Most of the murals are quite Banksy-esque (I think that’s a word) and have something to say about the world, like the taxi floating on balloons, and Wind Power – the mural shown at the top of this page with dandelion seeds shaped like wind turbines.
There’s some obvious sideways thinking at work here but there are also several murals that follow a more traditional style, like Glasgow’s Tiger which incorporates a crazy level of detail for such an enormous image.
Even if you’re not a big fan of street art I think it’s worth spending some time trying to find these murals hidden down Glasgow’s often-missed alleys and streets, and who knows, you might enjoy looking for them so much you complete the entire trail in one go.
Discover more places to visit in Glasgow with: The Best Places to Visit in Glasgow – Ultimate Visitor Guide.
About an hour, depending on fitness level. Bear in mind that you will likely stop several times to view the murals, so plan for longer.
Easy. The trail runs through the city centre and is accessible by well-maintained modern roads and footpaths.
Click map for details
Starting at the Hip-Hop Marionettes mural on George Street, follow the road east towards Strathclyde University for the next mural. Then double back and head south down Albion Street, and turn south onto Candleriggs for the Badminton mural, just off the junction of Wilson Street.
Head back to Candleriggs and continue south where you’ll find the Spaceman mural off the junction of Trongate.
Heading back to Candleriggs, follow King Street south towards the River Clyde, where you’ll find the Clutha mural on Bridgegate. A walk west along the river bank will take you to the Tiger mural, where you can then head north up Dixon Street until you reach Argyle Street for the last two artworks.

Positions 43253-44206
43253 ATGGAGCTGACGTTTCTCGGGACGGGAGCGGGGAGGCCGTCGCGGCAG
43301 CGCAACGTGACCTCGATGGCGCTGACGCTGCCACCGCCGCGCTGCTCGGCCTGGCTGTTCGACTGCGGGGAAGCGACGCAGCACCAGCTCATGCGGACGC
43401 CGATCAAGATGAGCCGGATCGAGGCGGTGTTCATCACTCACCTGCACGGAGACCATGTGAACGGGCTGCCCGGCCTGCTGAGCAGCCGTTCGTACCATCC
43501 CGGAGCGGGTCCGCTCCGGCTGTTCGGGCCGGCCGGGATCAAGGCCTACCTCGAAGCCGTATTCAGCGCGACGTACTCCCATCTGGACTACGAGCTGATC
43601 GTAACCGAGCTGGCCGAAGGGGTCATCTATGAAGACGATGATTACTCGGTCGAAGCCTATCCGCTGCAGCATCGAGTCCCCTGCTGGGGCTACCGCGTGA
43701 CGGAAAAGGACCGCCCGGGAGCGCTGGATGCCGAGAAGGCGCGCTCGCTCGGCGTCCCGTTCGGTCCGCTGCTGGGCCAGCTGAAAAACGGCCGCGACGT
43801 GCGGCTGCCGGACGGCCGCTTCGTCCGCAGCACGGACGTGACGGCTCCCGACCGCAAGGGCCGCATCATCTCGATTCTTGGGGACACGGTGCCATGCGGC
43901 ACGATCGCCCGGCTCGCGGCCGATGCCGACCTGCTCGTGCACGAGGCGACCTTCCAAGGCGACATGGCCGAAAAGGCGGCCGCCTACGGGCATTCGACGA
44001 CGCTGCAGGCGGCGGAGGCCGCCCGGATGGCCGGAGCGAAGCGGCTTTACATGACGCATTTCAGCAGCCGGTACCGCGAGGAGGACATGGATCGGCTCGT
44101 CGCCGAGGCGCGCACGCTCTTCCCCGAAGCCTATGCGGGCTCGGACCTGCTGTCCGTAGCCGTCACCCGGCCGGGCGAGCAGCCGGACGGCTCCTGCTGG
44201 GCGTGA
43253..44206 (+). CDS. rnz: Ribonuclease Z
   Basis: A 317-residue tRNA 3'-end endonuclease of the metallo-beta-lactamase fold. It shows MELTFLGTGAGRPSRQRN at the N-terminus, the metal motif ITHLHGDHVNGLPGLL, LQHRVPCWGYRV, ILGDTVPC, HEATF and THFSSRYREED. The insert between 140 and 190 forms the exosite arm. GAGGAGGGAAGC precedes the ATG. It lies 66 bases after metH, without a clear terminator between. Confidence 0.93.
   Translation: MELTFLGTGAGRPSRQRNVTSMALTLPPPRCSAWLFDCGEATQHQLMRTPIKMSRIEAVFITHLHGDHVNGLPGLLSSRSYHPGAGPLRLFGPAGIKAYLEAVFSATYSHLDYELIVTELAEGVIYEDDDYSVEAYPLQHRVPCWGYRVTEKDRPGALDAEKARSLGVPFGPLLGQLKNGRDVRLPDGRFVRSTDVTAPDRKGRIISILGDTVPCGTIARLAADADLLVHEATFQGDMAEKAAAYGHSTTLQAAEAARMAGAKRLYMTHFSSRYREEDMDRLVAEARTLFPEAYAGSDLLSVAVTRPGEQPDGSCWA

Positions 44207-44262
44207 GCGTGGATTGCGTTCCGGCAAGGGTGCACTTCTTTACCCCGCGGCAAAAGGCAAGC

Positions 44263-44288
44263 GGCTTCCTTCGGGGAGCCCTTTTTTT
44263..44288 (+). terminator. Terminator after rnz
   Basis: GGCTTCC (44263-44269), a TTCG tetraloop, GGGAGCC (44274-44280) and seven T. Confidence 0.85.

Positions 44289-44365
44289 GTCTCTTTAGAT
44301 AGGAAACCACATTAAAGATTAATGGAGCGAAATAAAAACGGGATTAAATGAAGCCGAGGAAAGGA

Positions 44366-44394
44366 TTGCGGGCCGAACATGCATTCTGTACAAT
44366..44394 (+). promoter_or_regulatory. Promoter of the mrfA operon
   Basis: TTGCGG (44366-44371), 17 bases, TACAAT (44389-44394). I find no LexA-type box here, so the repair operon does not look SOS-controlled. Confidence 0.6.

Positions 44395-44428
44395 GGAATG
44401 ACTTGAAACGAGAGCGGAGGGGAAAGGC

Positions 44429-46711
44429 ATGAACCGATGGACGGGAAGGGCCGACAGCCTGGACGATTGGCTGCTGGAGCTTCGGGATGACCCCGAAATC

Either head east to the Argyll street Cafe mural, or head north up Mitchell street to the taxi mural, which is the last one on the trail.
As previously mentioned the murals will change over time so you can follow the route in Google Maps or you can head on over to the Glasgow City Centre Mural page and download a pdf file which details all the murals along with information about the artist and nearby attractions you might like to visit.
Explore this area with a detailed paper map from Ordnance Survey:
Glasgow – 342 Explorer.
Glasgow – 64 Landranger.
OS Explorer Maps: Best for walking, mountain biking, and finding footpaths. 1:25,000 scale (4cm = 1km in real world). Buy OS Explorer maps direct from Ordnance Survey.
OS Landranger Maps: Best for road cycling, touring by car, and finding attractions. 1:50 000 scale (2 cm = 1 km in real world). Buy OS Landranger maps direct from Ordnance Survey.
Frequently asked questions
Who painted the Billy Connolly murals?
The Billy Connolly murals in Glasgow were painted by Scottish artists Jack Vettriano, Rachel Maclean and John Byrne.
How long does it take to do the Glasgow mural trail?
The route along the Glasgow Mural Trail changes as new murals are added and old ones are removed, but an approximate time to walk it is 3 hours.
Where is the street art in Glasgow?
The artworks on the Glasgow Mural Trail are located throughout the city centre, although the murals are frequently replaced. For an updated list of the locations of the murals visit the official Mural Trail Map.
What visitor facilities are there in Glasgow?
Glasgow has all the facilities of any modern city including, bus, train, and underground public transport, cafés, bars and restaurants, car parking and much more. Visit the People Make Glasgow website for updated information on available facilities.